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"Palming It with my Brain": An Interview with Suzanne Marie Hopcroft

Suzanne Marie Hopcroft's poetry has appeared in Hayden's Ferry Review, The Carolina Quarterly, Drunken Boat, Nashville Review, and The Normal School. Suzanne is an MFA student at the University of California, Irvine.

Her poem, "Valence," appeared in Issue Fifty of The Collagist.

Here, she speaks with Elizabeth Deanna Morris about romance, the unpleasantness of vulnerability, and the poet's ear.

How and why did you write “Valence”?

I wrote “Valence” because I wanted to see if I could write a poem about a (hypothetical) romantic relationship in a way that would hopefully evoke compelling, elemental emotions without necessarily relying on the sort of literality that sometimes makes ‘relationship poems’ less engaging to me personally as a reader. It’s relatively rare for me to write about this type of material—honestly, I’m more likely to invoke fraught familial relationships in my poetry—so this was somewhat new territory for me. As for how I wrote the poem—I’d say that I tried to let the individual images, objects and sounds guide me from one to the next, thinking along the way about their emotional resonance for me and for a potential reader.

In “Valence,” objects are constantly being stripped down or reconstructed (“I have been chipping apart my skin; I / have been peeling back the cover of / this rabid book” and “Stew in our resurrection.”). Yet, neither experience seems to be positive. Could you talk about how you see deconstruction and reconstruction functioning in this poem?

In that first part of the poem, I was hoping to evoke the double-sidedness of self-disclosure—to communicate what for the speaker is a laborious attempt to make herself vulnerable to another human being. I think you’re right that the experience for this speaker is unpleasant, painful; it’s what she is supposed to do rather than what she wants to do, and so it represents a sort of deconstruction of the self rather than simply an act of self-revelation. Something similar happens near the end with “Stew in our resurrection.” The resuscitation of this relationship essentially depends on one partner’s attempts to deny what seems to be her nature. So the act of reconstructing the relationship is itself pained and complicated, and there’s an ominous quality to it.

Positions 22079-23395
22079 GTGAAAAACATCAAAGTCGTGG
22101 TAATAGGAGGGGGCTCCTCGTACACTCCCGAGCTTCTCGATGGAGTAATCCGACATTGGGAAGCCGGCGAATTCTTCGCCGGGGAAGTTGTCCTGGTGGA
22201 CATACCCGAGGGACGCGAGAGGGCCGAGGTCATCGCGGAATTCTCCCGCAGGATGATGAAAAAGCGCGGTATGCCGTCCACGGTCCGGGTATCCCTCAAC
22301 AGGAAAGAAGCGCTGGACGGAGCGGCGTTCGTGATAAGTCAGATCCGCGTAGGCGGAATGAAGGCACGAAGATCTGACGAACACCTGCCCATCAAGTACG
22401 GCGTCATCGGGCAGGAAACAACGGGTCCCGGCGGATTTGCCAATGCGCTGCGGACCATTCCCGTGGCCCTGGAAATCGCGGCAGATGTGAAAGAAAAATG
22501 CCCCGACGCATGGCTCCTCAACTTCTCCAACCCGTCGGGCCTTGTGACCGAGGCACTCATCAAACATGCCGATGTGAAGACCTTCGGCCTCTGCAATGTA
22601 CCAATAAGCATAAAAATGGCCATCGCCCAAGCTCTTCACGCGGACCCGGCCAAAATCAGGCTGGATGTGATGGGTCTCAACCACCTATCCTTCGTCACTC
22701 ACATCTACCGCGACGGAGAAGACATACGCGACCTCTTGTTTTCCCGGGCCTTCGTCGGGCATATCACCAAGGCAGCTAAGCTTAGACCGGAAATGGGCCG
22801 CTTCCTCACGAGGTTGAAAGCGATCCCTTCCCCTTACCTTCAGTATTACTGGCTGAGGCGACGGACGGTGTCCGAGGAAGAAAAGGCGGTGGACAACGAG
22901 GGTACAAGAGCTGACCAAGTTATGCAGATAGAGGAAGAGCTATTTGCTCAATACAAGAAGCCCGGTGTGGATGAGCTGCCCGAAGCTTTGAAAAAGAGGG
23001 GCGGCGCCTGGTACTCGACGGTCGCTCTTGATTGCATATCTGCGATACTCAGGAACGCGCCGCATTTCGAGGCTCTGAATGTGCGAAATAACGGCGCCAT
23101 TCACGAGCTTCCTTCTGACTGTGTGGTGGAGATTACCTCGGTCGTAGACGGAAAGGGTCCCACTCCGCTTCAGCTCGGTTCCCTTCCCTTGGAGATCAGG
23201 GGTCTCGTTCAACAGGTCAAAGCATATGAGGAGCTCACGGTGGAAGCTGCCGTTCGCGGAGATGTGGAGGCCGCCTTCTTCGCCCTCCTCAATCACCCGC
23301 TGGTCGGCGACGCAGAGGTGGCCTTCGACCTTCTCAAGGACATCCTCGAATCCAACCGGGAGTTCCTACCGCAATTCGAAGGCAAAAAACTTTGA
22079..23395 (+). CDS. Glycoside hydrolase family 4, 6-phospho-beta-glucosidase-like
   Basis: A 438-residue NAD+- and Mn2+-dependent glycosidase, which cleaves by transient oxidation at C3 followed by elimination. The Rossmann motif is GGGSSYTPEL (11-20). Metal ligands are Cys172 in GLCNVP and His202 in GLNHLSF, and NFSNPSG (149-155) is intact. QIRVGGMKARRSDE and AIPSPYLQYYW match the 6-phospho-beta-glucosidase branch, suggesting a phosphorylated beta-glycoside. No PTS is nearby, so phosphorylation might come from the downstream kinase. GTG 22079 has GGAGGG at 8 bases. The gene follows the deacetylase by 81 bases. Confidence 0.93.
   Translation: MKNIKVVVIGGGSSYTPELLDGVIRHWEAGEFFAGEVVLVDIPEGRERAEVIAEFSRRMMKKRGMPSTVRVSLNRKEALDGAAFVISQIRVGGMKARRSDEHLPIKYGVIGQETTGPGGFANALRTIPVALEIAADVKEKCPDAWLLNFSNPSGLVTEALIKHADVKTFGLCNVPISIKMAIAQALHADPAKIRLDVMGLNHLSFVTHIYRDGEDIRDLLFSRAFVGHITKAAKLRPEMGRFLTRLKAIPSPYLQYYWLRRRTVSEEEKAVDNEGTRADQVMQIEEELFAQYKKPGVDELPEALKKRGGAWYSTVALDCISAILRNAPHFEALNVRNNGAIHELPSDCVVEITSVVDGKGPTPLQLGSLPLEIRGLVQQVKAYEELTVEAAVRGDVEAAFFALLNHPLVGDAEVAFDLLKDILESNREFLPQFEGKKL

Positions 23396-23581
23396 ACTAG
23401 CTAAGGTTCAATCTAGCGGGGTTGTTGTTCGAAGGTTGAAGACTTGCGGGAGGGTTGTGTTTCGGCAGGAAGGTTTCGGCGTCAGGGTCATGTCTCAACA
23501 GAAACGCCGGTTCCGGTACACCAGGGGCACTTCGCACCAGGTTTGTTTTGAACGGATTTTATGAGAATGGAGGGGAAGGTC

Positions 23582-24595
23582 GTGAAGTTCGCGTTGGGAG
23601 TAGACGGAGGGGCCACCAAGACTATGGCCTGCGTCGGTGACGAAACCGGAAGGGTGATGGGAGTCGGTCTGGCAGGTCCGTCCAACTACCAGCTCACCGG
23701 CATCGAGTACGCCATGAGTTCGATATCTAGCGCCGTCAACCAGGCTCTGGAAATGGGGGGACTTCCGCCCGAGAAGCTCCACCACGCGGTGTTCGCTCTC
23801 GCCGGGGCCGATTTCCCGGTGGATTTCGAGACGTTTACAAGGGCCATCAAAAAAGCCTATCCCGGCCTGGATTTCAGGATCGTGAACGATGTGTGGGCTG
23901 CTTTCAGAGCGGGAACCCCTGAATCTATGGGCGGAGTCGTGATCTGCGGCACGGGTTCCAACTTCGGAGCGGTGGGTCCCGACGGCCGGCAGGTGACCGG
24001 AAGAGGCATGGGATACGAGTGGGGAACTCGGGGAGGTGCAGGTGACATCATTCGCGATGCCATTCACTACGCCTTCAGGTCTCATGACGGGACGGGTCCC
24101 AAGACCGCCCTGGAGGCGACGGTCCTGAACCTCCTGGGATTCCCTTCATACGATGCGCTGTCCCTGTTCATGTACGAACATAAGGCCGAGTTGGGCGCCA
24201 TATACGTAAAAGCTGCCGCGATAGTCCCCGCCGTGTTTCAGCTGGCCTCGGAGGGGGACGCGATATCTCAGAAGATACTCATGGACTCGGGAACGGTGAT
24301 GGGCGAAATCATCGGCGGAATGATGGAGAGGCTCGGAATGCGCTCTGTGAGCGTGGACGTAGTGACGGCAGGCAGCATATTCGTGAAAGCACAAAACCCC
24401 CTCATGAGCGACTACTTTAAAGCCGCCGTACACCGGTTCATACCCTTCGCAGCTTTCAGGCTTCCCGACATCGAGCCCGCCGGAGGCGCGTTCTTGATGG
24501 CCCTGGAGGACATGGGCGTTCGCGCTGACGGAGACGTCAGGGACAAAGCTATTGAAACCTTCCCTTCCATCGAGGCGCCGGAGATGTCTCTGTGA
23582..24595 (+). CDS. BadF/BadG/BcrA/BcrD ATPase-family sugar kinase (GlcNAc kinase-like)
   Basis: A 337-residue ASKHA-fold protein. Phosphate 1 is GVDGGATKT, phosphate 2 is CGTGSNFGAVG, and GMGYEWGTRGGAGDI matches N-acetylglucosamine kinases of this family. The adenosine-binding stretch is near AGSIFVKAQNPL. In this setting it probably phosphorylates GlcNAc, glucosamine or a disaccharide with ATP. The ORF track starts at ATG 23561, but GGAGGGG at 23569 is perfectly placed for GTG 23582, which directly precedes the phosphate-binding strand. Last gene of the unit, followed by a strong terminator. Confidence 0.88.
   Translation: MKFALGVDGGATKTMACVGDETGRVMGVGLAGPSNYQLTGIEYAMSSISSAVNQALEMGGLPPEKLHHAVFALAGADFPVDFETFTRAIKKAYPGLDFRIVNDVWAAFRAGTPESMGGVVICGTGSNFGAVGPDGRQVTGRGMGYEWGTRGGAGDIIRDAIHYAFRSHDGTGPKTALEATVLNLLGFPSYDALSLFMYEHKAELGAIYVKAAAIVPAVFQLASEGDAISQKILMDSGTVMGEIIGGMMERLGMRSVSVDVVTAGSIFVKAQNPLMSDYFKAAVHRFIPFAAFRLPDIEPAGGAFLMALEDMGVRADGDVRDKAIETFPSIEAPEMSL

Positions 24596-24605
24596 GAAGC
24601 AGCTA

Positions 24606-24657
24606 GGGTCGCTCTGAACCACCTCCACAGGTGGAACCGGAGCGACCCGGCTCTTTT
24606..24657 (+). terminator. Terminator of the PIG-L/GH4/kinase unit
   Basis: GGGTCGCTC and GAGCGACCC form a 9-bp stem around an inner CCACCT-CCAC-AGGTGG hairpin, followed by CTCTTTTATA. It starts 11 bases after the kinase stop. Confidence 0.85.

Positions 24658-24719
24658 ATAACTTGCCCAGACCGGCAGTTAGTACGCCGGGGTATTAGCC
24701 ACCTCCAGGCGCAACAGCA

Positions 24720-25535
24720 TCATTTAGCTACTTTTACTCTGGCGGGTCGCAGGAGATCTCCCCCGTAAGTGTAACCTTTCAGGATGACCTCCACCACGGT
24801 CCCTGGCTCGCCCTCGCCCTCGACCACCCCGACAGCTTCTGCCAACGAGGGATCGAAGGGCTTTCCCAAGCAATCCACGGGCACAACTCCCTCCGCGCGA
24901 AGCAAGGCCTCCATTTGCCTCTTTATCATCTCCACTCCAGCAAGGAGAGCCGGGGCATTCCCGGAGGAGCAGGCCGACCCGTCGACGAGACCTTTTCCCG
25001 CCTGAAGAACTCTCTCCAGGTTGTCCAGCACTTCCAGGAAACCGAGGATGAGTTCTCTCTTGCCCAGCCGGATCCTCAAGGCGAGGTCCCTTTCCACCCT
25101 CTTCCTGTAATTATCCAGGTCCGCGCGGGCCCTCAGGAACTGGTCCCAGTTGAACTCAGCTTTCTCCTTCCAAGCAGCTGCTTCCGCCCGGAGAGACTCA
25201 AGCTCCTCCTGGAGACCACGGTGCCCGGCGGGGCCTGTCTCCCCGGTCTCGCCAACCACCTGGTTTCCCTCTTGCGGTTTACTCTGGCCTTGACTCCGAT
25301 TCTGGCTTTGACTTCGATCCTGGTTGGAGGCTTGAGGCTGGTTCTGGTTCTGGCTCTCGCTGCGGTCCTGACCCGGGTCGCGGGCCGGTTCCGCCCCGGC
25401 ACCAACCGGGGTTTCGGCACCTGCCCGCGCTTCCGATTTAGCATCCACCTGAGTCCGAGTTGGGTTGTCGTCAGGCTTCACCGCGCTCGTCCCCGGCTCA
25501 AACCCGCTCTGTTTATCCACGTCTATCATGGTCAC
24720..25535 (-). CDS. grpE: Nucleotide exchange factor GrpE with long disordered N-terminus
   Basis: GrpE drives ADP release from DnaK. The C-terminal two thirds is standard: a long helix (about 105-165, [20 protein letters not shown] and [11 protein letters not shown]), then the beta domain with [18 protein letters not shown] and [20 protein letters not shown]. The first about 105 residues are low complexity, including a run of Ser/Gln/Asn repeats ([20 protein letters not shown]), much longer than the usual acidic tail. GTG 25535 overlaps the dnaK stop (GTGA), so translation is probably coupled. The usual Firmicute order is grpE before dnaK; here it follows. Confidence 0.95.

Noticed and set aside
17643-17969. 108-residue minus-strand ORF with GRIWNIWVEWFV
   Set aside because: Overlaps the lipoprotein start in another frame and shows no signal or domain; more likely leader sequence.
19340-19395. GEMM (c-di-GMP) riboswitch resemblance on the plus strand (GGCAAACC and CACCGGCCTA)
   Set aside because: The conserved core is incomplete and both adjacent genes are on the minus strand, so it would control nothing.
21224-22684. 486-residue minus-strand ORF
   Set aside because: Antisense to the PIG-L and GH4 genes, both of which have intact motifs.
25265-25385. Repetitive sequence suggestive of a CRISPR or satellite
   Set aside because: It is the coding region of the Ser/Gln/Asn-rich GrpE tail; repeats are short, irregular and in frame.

Your poem has some really amazing plays of sound in it. We get “back” and “book,” “jetsam of your zeal floats” (which I realized I was drawn to because if you switch “zeal floats” it becomes “floats zeal,” which is close to “flotsam”), and more, until we finally land on “Pat down the hour until / we know it is ours.” How do you see sound playing into your work? Is there a natural musicality to the way your write, or is it more purposeful? Do you see it creating additional meaning?

I was a singer when I was younger, and I think (or maybe I hope?) that some aspect of my musical training has seeped into my writing—that my "ear" is different because of the hours that I spent in tiny practice rooms working on my voice. I’m not sure I’d say that it’s always purposeful—at least, I don’t always sit down and actively choose words for their sonic quality—but I do think that sound often guides me, and I really try to go where it leads. If anything, I think that constructions that are sonically rich sometimes help me to discover and develop meanings that I might not originally have conceived of or intended.

Could you give us some reading recommendations?

Right now I’m teaching a writing course at UC Irvine on readerly empathy and novelistic representations of empathy, and it’s giving me an opportunity to revisit some texts that I’m really passionate about. If you haven’t read Jean Rhys’s Wide Sargasso Sea or Jamaica Kincaid’s Lucy, you should!

What have you been writing recently?

The last poem that I wrote was a re-imagining of parts of my mother’s life through the lens of noir. I’m also working on a series of short poems that address some metaphysical questions related to mythologies of death, dying, and the afterlife.


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